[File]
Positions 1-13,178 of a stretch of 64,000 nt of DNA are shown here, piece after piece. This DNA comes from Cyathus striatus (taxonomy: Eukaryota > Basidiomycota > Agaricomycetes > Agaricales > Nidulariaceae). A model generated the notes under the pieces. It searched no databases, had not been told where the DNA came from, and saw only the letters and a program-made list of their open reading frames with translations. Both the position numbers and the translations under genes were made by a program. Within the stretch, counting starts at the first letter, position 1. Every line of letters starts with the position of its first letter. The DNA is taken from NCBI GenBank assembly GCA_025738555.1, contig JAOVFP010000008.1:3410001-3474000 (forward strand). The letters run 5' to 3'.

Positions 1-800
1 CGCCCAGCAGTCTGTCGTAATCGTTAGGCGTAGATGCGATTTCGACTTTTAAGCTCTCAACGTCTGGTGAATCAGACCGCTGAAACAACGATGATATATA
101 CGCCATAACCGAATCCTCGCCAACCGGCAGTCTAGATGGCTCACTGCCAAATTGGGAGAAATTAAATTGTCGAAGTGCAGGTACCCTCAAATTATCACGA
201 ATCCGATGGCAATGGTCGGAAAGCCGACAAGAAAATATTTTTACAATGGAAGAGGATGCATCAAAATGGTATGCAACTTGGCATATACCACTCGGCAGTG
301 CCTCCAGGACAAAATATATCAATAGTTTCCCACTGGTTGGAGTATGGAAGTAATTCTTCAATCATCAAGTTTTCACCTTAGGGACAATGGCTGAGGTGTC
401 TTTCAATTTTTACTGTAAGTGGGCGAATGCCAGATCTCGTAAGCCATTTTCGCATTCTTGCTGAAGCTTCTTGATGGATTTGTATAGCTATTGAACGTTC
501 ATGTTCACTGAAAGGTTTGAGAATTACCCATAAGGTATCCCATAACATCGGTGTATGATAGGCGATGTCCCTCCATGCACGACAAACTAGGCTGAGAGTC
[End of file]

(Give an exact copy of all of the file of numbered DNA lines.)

Positions 1-13,178 of a stretch of 64,000 nt of DNA are shown here, piece after piece. This DNA comes from Cyathus striatus (taxonomy: Eukaryota > Basidiomycota > Agaricomycetes > Agaricales > Nidulariaceae). A model generated the notes under the pieces. It searched no databases, had not been told where the DNA came from, and saw only the letters and a program-made list of their open reading frames with translations. Both the position numbers and the translations under genes were made by a program. Within the stretch, counting starts at the first letter, position 1. Every line of letters starts with the position of its first letter. The DNA is taken from NCBI GenBank assembly GCA_025738555.1, contig JAOVFP010000008.1:3410001-3474000 (forward strand). The letters run 5' to 3'.

Positions 1-800
1 CGCCCAGCAGTCTGTCGTAATCGTTAGGCGTAGATGCGATTTCGACTTTTAAGCTCTCAACGTCTGGTGAATCAGACCGCTGAAACAACGATGATATATA
101 CGCCATAACCGAATCCTCGCCAACCGGCAGTCTAGATGGCTCACTGCCAAATTGGGAGAAATTAAATTGTCGAAGTGCAGGTACCCTCAAATTATCACGA
201 ATCCGATGGCAATGGTCGGAAAGCCGACAAGAAAATATTTTTACAATGGAAGAGGATGCATCAAAATGGTATGCAACTTGGCATATACCACTCGGCAGTG
301 CCTCCAGGACAAAATATATCAATAGTTTCCCACTGGTTGGAGTATGGAAGTAATTCTTCAATCATCAAGTTTTCACCTTAGGGACAATGGCTGAGGTGTC
401 TTTCAATTTTTACTGTAAGTGGGCGAATGCCAGATCTCGTAAGCCATTTTCGCATTCTTGCTGAAGCTTCTTGATGGATTTGTATAGCTATTGAACGTTC
501 ATGTTCACTGAAAGGTTTGAGAATTACCCATAAGGTATCCCATAACATCGGTGTATGATAGGCGATGTCCCTCCATGCACGACAAACTAGGCTGAGAGTC